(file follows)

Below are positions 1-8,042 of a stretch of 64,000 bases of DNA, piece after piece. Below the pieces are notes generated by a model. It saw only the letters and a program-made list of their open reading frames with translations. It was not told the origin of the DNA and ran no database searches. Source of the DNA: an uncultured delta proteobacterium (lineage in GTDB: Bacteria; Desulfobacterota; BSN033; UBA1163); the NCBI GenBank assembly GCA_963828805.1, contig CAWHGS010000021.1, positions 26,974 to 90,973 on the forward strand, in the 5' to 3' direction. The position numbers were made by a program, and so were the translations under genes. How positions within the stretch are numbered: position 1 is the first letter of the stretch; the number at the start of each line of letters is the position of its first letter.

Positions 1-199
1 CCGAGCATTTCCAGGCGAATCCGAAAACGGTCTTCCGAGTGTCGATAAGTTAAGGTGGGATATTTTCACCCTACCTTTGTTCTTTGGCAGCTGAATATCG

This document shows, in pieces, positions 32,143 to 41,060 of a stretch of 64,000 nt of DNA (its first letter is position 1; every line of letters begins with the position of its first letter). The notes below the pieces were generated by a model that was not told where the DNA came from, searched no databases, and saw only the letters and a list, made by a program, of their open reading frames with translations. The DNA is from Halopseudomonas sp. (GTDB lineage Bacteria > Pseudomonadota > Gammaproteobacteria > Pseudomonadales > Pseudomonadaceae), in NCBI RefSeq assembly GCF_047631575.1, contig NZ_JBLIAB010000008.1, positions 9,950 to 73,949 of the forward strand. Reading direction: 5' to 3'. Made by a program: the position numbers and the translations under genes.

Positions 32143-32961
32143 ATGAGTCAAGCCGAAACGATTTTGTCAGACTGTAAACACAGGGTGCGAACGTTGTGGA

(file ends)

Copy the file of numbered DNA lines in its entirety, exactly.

Below are positions 1-8,042 of a stretch of 64,000 bases of DNA, piece after piece. Below the pieces are notes generated by a model. It saw only the letters and a program-made list of their open reading frames with translations. It was not told the origin of the DNA and ran no database searches. Source of the DNA: an uncultured delta proteobacterium (lineage in GTDB: Bacteria; Desulfobacterota; BSN033; UBA1163); the NCBI GenBank assembly GCA_963828805.1, contig CAWHGS010000021.1, positions 26,974 to 90,973 on the forward strand, in the 5' to 3' direction. The position numbers were made by a program, and so were the translations under genes. How positions within the stretch are numbered: position 1 is the first letter of the stretch; the number at the start of each line of letters is the position of its first letter.

Positions 1-199
1 CCGAGCATTTCCAGGCGAATCCGAAAACGGTCTTCCGAGTGTCGATAAGTTAAGGTGGGATATTTTCACCCTACCTTTGTTCTTTGGCAGCTGAATATCG

This document shows, in pieces, positions 32,143 to 41,060 of a stretch of 64,000 nt of DNA (its first letter is position 1; every line of letters begins with the position of its first letter). The notes below the pieces were generated by a model that was not told where the DNA came from, searched no databases, and saw only the letters and a list, made by a program, of their open reading frames with translations. The DNA is from Halopseudomonas sp. (GTDB lineage Bacteria > Pseudomonadota > Gammaproteobacteria > Pseudomonadales > Pseudomonadaceae), in NCBI RefSeq assembly GCF_047631575.1, contig NZ_JBLIAB010000008.1, positions 9,950 to 73,949 of the forward strand. Reading direction: 5' to 3'. Made by a program: the position numbers and the translations under genes.

Positions 32143-32961
32143 ATGAGTCAAGCCGAAACGATTTTGTCAGACTGTAAACACAGGGTGCGAACGTTGTGGA